A great change is reported in the administration of Egypt.

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The centralised Police is to be abolished, and each Mudir or Prefect intrusted with the police management of his own province. It is conceived that a great evil—the weakness of...

On Tuesday, Mr. Balfour addressed a meeting held in the

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Music Hall, Edinburgh, under the auspices of the Church of Scotland Young Men's Guild. His topic was Disestablish- ment. After dwelling on the unmeaning character of such...

It is by no means impossible that the illness of

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the Czar may have an influence upon the fate of Madagascar. There is a hitch somewhere, for although M. Le Myre de Vilers took with him complete instructions and an ultimatum,...

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Mr. Asquith, addressing his constituents in the Town Hall, Leven,

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on Monday night, declared that the first duty of the Government was to fulfil their primary mandate, i.e., to embody in a legislative form the proposals for Home-rule, which...

The interminable dispute over the Paris Funds, the details of

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which have not been understood even by the Irish, though they have a special genius for the merits of a faction-fight, has come to an end, and the money, over ke10,000, is now...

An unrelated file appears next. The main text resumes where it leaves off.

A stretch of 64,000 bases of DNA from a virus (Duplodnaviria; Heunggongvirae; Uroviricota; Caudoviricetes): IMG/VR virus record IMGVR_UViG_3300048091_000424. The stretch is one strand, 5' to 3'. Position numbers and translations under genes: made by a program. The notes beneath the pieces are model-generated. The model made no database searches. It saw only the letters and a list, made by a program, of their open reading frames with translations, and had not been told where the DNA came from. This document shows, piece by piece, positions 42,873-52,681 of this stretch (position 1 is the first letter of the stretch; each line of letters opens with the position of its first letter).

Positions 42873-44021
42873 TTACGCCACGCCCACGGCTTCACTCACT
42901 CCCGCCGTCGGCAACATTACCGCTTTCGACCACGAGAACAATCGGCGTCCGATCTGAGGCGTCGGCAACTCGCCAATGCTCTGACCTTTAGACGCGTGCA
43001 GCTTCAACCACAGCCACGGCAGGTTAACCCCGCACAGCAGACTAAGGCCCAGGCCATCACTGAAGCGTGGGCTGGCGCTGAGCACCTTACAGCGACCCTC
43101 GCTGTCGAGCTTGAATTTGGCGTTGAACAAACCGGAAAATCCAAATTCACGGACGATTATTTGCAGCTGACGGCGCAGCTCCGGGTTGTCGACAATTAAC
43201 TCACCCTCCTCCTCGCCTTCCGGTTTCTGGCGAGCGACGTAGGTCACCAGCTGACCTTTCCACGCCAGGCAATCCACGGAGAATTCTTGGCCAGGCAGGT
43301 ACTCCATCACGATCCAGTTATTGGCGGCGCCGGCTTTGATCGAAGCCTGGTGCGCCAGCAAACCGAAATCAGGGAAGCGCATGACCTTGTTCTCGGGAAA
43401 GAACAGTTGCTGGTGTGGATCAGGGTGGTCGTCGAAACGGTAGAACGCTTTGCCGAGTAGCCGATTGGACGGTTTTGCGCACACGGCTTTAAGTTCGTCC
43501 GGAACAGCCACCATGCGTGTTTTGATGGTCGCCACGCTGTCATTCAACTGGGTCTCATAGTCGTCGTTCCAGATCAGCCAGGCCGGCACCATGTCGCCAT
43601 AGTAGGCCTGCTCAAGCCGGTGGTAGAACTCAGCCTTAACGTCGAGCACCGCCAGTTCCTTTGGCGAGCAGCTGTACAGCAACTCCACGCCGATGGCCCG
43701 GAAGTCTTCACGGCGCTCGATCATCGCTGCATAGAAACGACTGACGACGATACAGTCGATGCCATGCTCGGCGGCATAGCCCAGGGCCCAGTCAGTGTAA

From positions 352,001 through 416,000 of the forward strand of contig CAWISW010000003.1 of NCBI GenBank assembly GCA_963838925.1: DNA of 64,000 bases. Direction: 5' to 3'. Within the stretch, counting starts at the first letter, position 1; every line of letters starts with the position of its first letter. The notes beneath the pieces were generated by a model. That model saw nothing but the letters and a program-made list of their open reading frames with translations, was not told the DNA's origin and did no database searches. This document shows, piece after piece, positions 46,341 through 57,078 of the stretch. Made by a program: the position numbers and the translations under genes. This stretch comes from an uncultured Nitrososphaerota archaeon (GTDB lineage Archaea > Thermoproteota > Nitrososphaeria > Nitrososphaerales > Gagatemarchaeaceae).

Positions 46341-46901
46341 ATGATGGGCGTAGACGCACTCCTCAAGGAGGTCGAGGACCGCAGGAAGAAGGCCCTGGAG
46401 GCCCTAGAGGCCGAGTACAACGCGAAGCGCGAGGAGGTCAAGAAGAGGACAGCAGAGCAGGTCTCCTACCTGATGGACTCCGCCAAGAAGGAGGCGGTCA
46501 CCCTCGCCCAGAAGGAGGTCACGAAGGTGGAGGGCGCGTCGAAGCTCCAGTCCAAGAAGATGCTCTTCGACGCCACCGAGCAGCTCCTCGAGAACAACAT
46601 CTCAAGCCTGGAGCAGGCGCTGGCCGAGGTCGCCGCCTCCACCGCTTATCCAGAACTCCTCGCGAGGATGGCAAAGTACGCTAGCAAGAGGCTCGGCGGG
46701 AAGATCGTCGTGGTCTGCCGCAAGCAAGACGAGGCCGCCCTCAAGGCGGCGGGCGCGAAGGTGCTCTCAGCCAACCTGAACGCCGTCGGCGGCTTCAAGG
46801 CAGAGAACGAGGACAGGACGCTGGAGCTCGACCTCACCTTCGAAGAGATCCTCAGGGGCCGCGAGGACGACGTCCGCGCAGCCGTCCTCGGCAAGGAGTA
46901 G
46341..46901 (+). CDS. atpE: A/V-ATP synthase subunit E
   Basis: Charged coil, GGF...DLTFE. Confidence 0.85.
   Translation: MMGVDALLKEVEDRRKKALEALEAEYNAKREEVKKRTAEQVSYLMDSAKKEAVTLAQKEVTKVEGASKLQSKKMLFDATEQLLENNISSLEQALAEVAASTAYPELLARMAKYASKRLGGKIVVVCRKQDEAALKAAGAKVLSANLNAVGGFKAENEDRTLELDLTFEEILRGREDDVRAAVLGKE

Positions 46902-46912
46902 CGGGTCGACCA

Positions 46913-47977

The Times of Wednesday urges the adoption by our Post-Office

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of the excellent system under which goods can he ordered to come by post against "cash on delivery." The system exists in every other country in Europe, in India, and in the...

Bank Rate, 2 per cent.

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On Wednesday, Sir Thomas Sutherland, the chairman of the Peninsular

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and Oriental Company, delivered his inaugural New Consols (2i) were on Friday, 1011.. address as President of the Institute of Marine Engineers. His theme was the improvement in...

What curious good fortune some investors must have, while the

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majority say they can find nothing to invest in. The annual meeting of the Aerated Bread Company was held on Wednesday, and a dividend was declared equivalent to 45 per cent....

Mr. Asquith addressed a second meeting of his constituents at

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Newburgh on Wednesday, and ran over the various items of the Newcastle programme. The most important passage was that in which he dealt with the Franchise Reform, which the...

The long-delayed appointment to the office of Solicitor- General has

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at last been made. Mr. Lockwood has been placed in the office vacated by Sir Robert Reid, who now becomes Attorney-General, Sir John Rigby having become a Lord Justice. The...